More important, the researchers identified the actual molecular trigger behind the bolstered memory and plasticity, increased production of BDNF, a protein essential to brain growth. BDNF, which stands for “brain-derived neurotrophic factor,” is synthesized naturally by neurons and is crucial to neuronal development and specialization.

While the technique and behavioral effects of tDCS are not new, this study is the first to describe the technique and potential behavioral effects of tDCS which could help improve how people learn and retain information.

Is Depression All In Your Head?

Brain Scans May Predict Recurrence Risk in Major Depression

A recent study funded by the Medical Research Council and published online in JAMA Psychiatry has found that neuroimaging/neurofeedback can add value in psychiatry, in this case specifically in major depressive disorder.

The study focused on 64 non-medicated patients who had been in remission from major depressive disorder for at least 6 months and 39 healthy control participants who had no personal or family history of MDD.

During fMRI, participants were asked to imagine acting badly toward their best friends, and they experienced self-blaming emotions such as guilt. Over the next 14 months, 37 patients remained in remission (stable group), and 27 developed a recurrent major depressive episode.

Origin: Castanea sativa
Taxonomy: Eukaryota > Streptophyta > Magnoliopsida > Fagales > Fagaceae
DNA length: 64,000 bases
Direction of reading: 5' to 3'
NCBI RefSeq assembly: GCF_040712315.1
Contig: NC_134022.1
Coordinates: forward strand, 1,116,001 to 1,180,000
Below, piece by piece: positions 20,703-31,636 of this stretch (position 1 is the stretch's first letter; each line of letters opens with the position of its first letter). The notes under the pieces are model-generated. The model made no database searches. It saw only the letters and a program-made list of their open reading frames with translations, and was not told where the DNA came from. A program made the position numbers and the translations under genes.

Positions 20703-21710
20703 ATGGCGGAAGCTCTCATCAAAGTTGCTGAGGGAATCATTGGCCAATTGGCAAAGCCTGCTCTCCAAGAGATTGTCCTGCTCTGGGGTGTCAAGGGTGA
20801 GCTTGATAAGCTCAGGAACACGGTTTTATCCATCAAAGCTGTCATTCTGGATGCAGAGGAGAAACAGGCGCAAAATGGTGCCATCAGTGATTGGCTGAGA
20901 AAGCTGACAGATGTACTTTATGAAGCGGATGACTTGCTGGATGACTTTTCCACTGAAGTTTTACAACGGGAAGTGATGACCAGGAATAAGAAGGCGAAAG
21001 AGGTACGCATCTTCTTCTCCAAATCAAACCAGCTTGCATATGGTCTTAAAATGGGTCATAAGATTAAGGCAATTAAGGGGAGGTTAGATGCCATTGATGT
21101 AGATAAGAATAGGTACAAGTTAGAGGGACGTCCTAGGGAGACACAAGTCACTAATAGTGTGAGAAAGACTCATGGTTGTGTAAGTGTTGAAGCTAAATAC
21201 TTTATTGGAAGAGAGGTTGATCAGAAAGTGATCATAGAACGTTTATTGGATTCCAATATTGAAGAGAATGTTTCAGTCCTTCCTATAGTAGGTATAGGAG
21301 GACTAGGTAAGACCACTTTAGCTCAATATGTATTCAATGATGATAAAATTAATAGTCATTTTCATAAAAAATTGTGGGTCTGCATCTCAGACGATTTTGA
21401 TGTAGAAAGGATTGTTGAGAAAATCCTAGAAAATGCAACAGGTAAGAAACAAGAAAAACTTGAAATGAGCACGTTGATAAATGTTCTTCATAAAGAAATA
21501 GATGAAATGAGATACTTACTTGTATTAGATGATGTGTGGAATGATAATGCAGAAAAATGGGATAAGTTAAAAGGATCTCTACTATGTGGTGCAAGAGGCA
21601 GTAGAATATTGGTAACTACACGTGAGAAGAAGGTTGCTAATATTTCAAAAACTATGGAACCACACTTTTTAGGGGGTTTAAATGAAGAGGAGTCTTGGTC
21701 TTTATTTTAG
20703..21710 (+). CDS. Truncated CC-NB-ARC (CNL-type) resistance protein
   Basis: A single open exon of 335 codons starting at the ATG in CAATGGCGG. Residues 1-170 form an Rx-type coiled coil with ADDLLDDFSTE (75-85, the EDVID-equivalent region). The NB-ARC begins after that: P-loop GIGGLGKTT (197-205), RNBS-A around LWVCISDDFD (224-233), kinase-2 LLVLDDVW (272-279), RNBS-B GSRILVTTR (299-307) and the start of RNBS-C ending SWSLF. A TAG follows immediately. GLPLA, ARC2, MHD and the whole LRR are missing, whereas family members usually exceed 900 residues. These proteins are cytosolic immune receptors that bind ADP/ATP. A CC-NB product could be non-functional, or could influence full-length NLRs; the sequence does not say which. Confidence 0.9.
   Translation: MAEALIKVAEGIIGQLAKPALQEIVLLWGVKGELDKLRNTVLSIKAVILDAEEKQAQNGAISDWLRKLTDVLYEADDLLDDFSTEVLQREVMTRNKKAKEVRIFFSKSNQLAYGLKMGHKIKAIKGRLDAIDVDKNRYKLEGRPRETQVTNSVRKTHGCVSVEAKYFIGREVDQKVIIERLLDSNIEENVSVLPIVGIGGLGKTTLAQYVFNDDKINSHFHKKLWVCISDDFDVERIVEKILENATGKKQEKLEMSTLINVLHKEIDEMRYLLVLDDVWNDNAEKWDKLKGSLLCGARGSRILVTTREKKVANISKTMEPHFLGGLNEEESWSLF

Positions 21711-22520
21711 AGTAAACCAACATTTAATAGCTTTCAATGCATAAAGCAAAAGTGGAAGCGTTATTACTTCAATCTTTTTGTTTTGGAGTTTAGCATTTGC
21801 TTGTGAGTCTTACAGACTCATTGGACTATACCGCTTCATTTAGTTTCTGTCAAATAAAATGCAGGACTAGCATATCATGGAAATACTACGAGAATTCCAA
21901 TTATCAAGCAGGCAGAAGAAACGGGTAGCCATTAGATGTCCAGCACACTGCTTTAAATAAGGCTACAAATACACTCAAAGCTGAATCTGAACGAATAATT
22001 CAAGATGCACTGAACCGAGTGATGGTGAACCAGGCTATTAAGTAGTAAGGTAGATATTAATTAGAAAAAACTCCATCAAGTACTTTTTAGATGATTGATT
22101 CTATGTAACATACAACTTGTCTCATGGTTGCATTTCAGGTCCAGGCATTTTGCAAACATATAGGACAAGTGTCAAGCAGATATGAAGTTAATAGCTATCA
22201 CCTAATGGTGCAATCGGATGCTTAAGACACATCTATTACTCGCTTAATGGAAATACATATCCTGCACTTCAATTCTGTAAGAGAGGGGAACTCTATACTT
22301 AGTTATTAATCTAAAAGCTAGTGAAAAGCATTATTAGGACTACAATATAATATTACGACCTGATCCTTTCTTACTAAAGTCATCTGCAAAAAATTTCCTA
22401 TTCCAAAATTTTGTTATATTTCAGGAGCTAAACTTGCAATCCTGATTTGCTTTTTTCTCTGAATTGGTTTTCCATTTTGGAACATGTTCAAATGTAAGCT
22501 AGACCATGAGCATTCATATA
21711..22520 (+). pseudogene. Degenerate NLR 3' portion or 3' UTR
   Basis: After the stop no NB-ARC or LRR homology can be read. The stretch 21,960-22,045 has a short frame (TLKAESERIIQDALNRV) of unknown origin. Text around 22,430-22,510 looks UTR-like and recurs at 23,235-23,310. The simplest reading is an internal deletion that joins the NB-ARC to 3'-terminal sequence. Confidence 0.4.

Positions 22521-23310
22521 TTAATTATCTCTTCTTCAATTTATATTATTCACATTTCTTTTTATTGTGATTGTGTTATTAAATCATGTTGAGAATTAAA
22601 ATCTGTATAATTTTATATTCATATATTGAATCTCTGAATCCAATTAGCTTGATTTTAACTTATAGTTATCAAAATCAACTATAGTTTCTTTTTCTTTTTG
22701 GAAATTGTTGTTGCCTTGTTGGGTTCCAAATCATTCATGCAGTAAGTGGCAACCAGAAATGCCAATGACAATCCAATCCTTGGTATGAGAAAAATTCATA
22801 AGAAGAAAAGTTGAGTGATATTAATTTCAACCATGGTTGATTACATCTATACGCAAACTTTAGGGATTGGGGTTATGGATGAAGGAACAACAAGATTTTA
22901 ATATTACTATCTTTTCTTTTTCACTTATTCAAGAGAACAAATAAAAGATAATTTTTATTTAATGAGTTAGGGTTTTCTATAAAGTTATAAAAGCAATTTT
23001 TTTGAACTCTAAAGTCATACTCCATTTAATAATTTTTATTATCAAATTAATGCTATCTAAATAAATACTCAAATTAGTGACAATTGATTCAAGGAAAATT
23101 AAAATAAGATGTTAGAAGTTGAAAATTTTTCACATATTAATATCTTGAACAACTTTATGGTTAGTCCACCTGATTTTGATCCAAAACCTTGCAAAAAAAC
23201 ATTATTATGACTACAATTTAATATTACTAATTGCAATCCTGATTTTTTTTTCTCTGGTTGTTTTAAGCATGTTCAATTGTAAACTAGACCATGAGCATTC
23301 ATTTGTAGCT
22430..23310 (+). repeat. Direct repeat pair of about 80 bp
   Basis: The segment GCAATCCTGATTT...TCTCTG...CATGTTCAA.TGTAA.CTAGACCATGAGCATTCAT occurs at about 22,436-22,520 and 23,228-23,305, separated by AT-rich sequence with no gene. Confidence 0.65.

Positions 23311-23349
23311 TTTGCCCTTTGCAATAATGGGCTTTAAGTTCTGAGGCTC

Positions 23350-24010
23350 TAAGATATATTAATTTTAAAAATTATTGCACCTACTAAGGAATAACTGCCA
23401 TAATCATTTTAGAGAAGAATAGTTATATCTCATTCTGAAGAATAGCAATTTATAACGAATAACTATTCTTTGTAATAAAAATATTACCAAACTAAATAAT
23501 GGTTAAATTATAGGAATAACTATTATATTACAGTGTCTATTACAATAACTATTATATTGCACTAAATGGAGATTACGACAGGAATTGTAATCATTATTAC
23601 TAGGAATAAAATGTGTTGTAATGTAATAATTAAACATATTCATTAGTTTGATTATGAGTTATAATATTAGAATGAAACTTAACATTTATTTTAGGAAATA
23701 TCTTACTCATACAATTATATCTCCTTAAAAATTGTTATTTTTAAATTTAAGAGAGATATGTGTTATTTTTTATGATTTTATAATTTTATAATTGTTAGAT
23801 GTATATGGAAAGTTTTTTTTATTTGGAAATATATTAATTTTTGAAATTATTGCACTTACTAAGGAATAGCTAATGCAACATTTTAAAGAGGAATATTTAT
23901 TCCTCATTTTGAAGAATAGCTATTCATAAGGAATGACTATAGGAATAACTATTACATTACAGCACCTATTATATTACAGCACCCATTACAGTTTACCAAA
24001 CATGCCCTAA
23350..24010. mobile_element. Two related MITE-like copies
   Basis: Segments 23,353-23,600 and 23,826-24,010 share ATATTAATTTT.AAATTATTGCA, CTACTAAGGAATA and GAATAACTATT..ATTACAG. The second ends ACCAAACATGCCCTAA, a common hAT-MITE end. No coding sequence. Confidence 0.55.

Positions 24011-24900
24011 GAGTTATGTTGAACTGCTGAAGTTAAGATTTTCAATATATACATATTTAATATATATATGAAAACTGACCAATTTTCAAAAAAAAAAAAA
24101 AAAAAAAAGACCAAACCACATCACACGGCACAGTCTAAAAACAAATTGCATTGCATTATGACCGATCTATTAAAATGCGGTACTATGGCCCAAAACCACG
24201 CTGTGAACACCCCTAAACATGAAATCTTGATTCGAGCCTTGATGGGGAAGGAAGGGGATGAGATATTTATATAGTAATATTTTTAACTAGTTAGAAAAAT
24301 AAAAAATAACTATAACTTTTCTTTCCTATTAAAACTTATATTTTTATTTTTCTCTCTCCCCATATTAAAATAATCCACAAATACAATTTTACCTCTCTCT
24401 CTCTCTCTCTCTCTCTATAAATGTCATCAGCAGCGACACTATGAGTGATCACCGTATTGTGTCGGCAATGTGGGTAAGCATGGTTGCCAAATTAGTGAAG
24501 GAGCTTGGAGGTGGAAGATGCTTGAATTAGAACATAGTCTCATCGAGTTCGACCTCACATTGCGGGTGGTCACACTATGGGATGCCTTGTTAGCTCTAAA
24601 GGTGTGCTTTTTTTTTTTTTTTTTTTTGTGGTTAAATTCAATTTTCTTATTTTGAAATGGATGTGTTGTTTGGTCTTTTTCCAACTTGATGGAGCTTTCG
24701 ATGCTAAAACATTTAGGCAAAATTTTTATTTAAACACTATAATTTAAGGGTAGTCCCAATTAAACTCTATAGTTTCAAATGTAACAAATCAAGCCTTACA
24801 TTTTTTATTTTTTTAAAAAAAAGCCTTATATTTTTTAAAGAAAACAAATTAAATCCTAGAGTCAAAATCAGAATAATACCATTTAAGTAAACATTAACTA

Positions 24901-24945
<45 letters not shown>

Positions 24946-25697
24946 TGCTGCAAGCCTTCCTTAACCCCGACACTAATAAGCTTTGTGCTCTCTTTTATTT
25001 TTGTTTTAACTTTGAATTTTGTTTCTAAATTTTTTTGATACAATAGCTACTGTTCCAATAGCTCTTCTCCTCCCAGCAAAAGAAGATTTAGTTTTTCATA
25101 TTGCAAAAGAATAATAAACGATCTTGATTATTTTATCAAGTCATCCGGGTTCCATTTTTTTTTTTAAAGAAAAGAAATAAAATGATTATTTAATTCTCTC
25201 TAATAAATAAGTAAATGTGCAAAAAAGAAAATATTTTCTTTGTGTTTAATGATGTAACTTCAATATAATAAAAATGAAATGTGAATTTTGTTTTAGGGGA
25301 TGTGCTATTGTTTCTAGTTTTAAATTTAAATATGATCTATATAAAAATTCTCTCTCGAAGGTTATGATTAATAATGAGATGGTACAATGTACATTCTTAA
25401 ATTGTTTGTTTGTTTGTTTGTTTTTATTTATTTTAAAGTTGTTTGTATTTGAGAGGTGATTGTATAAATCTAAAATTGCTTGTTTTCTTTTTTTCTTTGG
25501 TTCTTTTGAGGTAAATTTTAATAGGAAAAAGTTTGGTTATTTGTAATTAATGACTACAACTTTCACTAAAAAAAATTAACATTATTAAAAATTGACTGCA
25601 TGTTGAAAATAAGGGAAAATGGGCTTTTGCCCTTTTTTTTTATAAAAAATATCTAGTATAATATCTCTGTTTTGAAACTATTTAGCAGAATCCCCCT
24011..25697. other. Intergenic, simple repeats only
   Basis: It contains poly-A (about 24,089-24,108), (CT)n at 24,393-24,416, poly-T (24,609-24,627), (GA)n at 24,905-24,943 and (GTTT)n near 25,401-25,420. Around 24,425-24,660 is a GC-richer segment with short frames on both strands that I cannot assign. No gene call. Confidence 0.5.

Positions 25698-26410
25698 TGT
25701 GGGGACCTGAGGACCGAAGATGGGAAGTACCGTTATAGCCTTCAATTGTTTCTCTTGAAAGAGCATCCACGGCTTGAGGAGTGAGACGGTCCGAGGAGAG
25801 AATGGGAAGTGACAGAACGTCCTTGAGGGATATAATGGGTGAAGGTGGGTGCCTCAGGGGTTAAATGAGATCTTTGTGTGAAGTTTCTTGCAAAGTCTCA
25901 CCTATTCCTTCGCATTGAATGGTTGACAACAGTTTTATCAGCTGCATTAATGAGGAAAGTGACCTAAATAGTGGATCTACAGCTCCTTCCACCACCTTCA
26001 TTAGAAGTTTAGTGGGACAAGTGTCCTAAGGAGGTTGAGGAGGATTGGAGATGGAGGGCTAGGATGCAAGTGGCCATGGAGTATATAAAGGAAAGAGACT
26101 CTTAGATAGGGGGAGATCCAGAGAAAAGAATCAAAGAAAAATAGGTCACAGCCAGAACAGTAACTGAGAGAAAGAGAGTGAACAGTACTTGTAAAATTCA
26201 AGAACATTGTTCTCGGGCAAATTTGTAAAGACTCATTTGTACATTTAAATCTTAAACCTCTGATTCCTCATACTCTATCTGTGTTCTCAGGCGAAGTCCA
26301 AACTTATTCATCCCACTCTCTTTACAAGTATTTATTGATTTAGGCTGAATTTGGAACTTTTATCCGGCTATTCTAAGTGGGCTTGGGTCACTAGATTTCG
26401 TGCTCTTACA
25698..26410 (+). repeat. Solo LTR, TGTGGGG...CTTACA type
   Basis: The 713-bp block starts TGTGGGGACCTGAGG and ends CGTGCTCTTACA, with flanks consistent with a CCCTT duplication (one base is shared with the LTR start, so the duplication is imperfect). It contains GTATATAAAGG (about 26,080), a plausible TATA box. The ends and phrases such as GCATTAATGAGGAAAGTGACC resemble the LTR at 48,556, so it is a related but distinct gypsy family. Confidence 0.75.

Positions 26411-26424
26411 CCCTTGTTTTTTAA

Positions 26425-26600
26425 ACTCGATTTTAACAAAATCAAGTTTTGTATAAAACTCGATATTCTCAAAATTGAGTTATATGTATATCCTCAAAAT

During the experience of emotions of guilt, the group with recurring MDD showed higher RSATL-SCSR connectivity than the group with stable MDD and the control group, the researchers reported. They noted “We corroborated our hypothesis that during the experience of self-blaming vs. other-blaming emotions, RSATL-SCSR connectivity predicted risk of subsequent recurrence.”

“The group with recurring MDD also exhibited RSATL hyperconnectivity with the right ventral putamen and claustrum and the temporoparietal junction. Together, these regions predicted recurrence with 75% accuracy (48 out of 64 predicted cases),” the researchers say.

The importance of the finding is to show a likely causal relationship between depression and altered functional connections in a neural network that is selective for blaming oneself relative to blaming others. This is in contrast with a common assumption that an overall increase in negative emotion–related brain responses is key to understanding depression.

Although more clinical study is needed to convince healthcare stakeholders to apply these findings to daily clinical practice, this exciting research has reinforced the concept that neurofeedback can be a way to help identify those individuals who are more likely to suffer from recurrent episodes of depression and will therefore benefit most from long-term treatment.